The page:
Dr. Lisa Kastello, Assistant Professor of Art Education
Graduate Program Chair in the Department of Art & Art History
University of Nebraska at Kearney, 2506 12th Avenue, FAB 314, Kearney, NE 68849
Tel: 308-627-6224 or Email: kastelloll@unk.edu
Web: http://www.youtube.com/watch?v=VDbfDUMQqbo 

Tuesday 01.26.16

Online Art Education: Part Four: Student-to-Student Experiences and Advice

From: Lisa Kastello, Ed.D.

Student-to-Student Experiences with Online Learning

The thing I really like the best about the online program is that you cannot be just a bystander or a drive-by student. You don't have the option to just sit quietly in the back of the classroom and take notes and leave. With an online program it is required that you are an active participant in your own education. In a regular classroom you turn your papers to the professor and you never get to read what the other students in the class wrote. To be able to read the writing of other classmates has opened up a whole new world.
–K. Johnson Rutledge

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Kid Corner -K. Walsh

I thought that I would feel “alone” taking online course. The courses are actually designed to keep you engaged and in contact with your professor and fellow students. My one-to-one interaction with these people was more personal than I have experienced in face-to-face courses. –B. Smith

Untitled -C. DeCoste
Untitled -C. DeCoste

Since I am a parent and a teacher, I do not have the opportunity to get to a brick and mortar campus. The online program allowed me to work on my courses as I had time. Though there are deadlines, they served to keep me on track while not interfering with my family or work time. –Z. Williams

Ladies in Pink (back to back) -N. Leonard
Ladies in Pink (back to back) -N. Leonard

Being in art education, I was always used to the studio experience where everyone was climbing over each other to get supplies. So, the first thing I wanted to do was a studio class and doing it on my own was a little different but when I actually submitted my work and I was seeing how everyone was analyzing my work. Not just saying, “Oh! That is really good formatting.” or something like that. It made me realize that my work wasn’t just being respected by the professors, which I was expecting, but by the other students as well.

One of my best surprises that I had was after doing my very first class with digital photography, the Professor who I didn't talk to since that class sent me an email saying that he still held onto those files and that he would like to put them in an art show. What I thought was just a one and done assignment, was actually held on to and valued and then put into an art show. For art education major to be put into art shows and having that resume built up meant a lot. –N. Leonard

Where the Night Takes Us -N. Leonard
Where the Night Takes Us -N. Leonard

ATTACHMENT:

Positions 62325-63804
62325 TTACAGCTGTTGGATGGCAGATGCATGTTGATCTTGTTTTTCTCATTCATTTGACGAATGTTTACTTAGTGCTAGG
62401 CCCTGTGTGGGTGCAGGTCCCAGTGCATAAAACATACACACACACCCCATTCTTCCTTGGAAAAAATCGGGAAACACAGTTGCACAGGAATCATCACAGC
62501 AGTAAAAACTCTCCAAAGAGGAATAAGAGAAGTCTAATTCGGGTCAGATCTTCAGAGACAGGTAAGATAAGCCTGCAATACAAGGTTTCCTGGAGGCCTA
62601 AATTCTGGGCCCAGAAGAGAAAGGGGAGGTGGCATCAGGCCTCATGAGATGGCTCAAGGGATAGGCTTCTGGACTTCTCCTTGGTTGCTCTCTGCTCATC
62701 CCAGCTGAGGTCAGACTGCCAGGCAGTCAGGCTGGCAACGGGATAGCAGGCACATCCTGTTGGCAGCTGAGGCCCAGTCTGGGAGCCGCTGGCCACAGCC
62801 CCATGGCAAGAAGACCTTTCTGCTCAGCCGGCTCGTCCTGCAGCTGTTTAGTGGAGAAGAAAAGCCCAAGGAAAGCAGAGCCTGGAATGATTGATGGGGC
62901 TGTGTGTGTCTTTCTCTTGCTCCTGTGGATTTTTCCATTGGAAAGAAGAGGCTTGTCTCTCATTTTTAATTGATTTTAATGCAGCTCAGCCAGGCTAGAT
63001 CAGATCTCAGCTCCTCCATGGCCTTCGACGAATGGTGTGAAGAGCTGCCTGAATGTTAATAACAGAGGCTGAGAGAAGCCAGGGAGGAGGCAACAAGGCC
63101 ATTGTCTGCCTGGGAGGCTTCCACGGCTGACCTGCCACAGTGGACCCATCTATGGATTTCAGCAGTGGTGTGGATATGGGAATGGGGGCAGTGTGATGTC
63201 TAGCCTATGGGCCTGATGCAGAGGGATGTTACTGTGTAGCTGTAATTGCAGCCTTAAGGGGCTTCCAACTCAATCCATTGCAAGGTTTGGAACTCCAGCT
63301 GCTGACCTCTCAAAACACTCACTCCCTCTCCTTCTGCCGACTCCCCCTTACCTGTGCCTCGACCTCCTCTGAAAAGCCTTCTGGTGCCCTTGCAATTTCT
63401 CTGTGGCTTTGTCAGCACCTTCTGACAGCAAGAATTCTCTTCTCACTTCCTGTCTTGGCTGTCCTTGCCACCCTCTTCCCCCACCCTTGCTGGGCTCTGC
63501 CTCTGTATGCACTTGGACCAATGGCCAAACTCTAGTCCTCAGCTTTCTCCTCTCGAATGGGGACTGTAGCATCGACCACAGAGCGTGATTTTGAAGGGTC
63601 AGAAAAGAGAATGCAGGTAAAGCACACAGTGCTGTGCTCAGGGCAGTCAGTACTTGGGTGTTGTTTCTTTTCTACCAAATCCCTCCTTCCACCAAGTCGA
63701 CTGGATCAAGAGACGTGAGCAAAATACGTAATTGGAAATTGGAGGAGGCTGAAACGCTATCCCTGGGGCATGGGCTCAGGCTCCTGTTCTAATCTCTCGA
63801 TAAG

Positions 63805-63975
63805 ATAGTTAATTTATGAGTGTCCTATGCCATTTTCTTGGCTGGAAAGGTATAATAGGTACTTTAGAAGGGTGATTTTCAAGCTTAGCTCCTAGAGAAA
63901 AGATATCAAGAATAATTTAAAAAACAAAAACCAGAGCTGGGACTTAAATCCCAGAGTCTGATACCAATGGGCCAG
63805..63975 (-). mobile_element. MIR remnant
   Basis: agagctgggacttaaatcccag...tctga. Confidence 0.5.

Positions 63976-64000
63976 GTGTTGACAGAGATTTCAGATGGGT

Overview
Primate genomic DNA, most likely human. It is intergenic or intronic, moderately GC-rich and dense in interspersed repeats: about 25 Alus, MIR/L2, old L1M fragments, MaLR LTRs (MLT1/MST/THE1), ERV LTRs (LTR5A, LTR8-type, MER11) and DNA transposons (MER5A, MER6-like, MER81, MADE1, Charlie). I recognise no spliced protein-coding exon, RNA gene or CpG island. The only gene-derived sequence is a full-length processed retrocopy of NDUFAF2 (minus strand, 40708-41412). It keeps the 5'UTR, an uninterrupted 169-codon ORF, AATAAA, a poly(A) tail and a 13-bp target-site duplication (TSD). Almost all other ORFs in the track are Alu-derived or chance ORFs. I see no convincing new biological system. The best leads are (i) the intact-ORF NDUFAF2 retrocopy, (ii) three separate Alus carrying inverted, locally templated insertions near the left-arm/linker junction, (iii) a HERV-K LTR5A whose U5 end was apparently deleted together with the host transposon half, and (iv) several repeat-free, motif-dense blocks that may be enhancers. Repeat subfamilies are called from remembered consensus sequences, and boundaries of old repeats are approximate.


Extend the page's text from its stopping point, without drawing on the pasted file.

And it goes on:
The program I attended had students from 26 states and 6 countries. That is beyond the diversity that I would have experienced in an on campus program. –L. Wolf

Student-to-Student Advice for Online Learning

Advice…

#1 get a planner! Spend 10-15 minutes at the beginning of each week writing down due dates for each class. It was my lifeline.  –P. Sommers

Graduate Online Art Educator's Exhibition
Graduate Online Art Educator's Exhibition

Keep engaged and get the work turned in earlier instead of later. It can be hard working full-time while taking classes, and I know that's why some can't get it done. But, when the same students are always waiting until the very last moment to turn in their work, it prohibits classmates from being able to respond in a thoughtful manner.

One more thing I would say in the case of group work. Just like middle school, don't be that student who doesn't help. The last group work I had in class one my group member expected me to "text" her with what I needed. She didn't do any work on the project. So, students need to realize when you are working with adults they expect the same things expected as a middle school student... do your fair share. -K. Johnson Rutledge
Summer seems like the ideal time to take courses, but remember that the courses are still 3 credits and they are packed into 6 to 8 weeks as opposed to the regular fall or spring 16 week term. More than two courses per summer can be a hand full. –L. Wolf

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Graduate Online Art Educator's Exhibition

Future Mentor of the Month Post for January 2016…

The Wrap Up…A post about teaching online and summation/conclusion/farewell.

Tuesday 01.19.16

Online Art Education: Part Three: Why Earn a Masters?

From: Lisa Kastello, Ed.D.

I can remember the day that I knew I needed to pursue my masters in art education. (Note: My initial intention in pursuing a Masters was a studio MFA in ceramics.)The high school art program was listed in the top five programs to be considered during district wide budget cuts. I asked all of the students to write a one page description of what their high school experience would be, from this day forward, if this was the last day of visual arts in their high school. After reading those letters, I knew that their passion for the arts fueled my passion for teaching. Making a difference in art education meant learning how to be an art teacher/leader.

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In my experience as a professor who teaches students in an online MAEd in Art Education Program, art teachers enter master programs for one or more of these four reasons:

1. Move up on the salary schedule
2. Qualify for a new position
3. Theory informed practice in the classroom
4. Build skills in arts advocacy

Here is what students with their master’s degree say about the importance of earning a masters: